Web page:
The Silicon Valley can seem to embody technological progress, and for European actors it is tempting to try to replicate the achievements of the US. However, Europe has already acquired good assets for innovation of its own, such as its diversity, hubs and diversified ecosystems. We should seek to further develop these existing resources and structures. We need to try to understand what type of future we have ahead of us. Doing so is a big challenge but is central. FNC chips, which can be implanted under the skin, constitute a good example of the uncertainty of the future. These chips could replace people’s badges for the cantina, our transport passes, as well as credit cards, passports, manual house keys, and so on. Innovation of that kind raises important concerns. It is difficult to determine whether the ethical and legal problems associated with certain new technologies will make us reject inventions such as FNC chips. Could we reach a collective decision on knowing if this type of progress is something we actually wish for, and will we be capable of resolving those issues? Many other inventions could be used to illustrate how the transition from today’s society to the world of tomorrow isn’t just characterized by rapid technological development but also by a large degree of uncertainty. More advanced and far-reaching forms of artificial intelligence are being developed will soon force us to face new challenges of various kinds.
Cognitive friction is needed
How should we face the uncertainty to make the most out of future opportunities? The so-called digital economy is characterized by cross-cutting applications, requiring the participation and contributions of many different stakeholders at once. Working in silos is no longer an option, especially since the ongoing data revolution entails that all sectors will be affected by the increasing access to personal data. The best approach for getting a comprehensive picture of what is going on is to work together in between stakeholders. Start-ups and large groups cannot stay isolated, but have to exchange knowledge in order to understand the environment and be able to move forward. The French government adopted a cooperation approach in its recent work with the French Tech. It engaged players such as large groups, start-ups and local stakeholders, and made them meet and work together. The project marked an important step forward. In order to do so, these different players had to identify themselves to get to know each other and then they had to locate themselves to get together in a physical place. Physical spaces constituting platforms for different players to meet are now blossoming: centres for cooperation between stakeholders have now been established in various big cities. It is important to stress that this development isn’t dependent on public initiatives in all cases, there are also private centres such as La Paillasse in Paris. These examples have proved that cognitive friction generates new knowledge, ideas and know-how – assets that we need to be able to tackle the future. Public authorities should help different actors to find each other and meet.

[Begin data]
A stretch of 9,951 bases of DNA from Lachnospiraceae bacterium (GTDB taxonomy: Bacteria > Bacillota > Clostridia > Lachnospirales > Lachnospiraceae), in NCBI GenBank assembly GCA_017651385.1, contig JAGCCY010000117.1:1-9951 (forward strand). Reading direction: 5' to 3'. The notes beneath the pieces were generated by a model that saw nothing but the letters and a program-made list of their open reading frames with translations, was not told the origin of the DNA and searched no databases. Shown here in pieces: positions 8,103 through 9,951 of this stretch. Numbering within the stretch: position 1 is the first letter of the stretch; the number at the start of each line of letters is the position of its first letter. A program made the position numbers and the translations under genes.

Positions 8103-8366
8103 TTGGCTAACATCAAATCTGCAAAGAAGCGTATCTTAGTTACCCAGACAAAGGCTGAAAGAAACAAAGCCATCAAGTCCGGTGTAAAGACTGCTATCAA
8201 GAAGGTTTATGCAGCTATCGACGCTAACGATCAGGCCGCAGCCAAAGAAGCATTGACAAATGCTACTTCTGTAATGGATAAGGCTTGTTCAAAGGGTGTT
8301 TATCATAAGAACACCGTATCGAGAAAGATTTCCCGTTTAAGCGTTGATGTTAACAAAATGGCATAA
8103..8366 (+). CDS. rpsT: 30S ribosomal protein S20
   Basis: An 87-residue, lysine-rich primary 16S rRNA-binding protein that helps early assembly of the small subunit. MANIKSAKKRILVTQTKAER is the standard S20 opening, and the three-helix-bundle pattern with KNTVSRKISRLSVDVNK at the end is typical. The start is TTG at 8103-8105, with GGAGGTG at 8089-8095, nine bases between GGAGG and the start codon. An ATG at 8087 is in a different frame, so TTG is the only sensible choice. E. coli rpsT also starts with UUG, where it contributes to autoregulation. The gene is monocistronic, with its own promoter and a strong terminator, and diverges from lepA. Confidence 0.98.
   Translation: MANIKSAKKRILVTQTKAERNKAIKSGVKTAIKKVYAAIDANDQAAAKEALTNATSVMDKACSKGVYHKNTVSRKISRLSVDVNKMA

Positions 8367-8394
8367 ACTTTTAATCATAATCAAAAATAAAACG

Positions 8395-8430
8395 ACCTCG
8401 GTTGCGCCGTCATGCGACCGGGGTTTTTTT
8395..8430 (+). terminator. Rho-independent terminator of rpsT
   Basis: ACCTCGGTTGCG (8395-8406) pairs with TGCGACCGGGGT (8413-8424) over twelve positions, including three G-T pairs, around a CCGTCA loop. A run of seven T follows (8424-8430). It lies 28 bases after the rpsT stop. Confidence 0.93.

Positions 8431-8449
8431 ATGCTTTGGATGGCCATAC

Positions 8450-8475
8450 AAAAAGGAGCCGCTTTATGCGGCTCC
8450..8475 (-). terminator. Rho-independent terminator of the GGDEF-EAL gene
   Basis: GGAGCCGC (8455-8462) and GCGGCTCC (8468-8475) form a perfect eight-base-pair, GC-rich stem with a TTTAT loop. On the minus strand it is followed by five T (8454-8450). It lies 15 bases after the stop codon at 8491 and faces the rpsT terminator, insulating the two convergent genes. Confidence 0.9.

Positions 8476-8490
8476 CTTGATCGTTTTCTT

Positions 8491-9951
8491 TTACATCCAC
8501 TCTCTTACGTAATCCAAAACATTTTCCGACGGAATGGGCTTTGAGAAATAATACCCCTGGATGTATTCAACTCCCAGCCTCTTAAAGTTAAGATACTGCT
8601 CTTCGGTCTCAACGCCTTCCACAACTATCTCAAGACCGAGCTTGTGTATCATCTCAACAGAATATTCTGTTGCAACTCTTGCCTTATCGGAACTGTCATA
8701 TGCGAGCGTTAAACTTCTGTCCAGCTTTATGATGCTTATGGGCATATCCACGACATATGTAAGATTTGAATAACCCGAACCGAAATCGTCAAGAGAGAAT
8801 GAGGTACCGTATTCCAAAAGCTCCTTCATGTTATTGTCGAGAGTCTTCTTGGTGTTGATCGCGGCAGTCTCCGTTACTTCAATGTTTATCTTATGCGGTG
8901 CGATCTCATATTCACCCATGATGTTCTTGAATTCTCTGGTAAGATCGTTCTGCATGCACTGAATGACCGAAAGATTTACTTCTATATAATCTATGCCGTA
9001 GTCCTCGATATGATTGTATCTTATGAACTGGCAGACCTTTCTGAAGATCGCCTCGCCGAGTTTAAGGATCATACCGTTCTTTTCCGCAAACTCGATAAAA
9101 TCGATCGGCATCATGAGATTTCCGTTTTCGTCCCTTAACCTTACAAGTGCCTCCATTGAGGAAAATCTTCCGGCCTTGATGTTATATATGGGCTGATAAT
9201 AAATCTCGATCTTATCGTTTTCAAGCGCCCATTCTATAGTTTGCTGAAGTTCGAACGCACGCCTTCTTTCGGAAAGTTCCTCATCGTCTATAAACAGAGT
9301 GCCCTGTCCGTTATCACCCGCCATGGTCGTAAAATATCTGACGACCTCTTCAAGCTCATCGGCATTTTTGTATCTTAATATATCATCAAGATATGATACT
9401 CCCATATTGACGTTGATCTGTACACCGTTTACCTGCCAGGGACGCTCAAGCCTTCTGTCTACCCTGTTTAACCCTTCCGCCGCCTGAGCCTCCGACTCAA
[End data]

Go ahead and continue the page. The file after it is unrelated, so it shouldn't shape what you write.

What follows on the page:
What could large groups do?
The first step that groups have to take is to start working in a more cross-cutting manner. The hierarchical organization structure common among large groups can easily hinder cross-cutting work. Second, large groups should look beyond their core activities and closely look at what is going on in all the different economic ecosystems that exist. In this regard, Société Générale has concluded a number of partnerships agreements with innovation centres, which could bring about cognitive friction. An open innovation approach is beneficial for society as a whole. Some start-ups, like the ones in La Paillasse, are indeed working with the objective of having a positive social impact. Last year, La Paillasse started a competition intended to result in the creation of a lake of health data which is to be used to find ways of combatting cancer. Société Générale is backing up this kind of initiatives to contribute to a better society in the long-run, while it allows itself – at the same time – to benefit from new learning. (July 2016)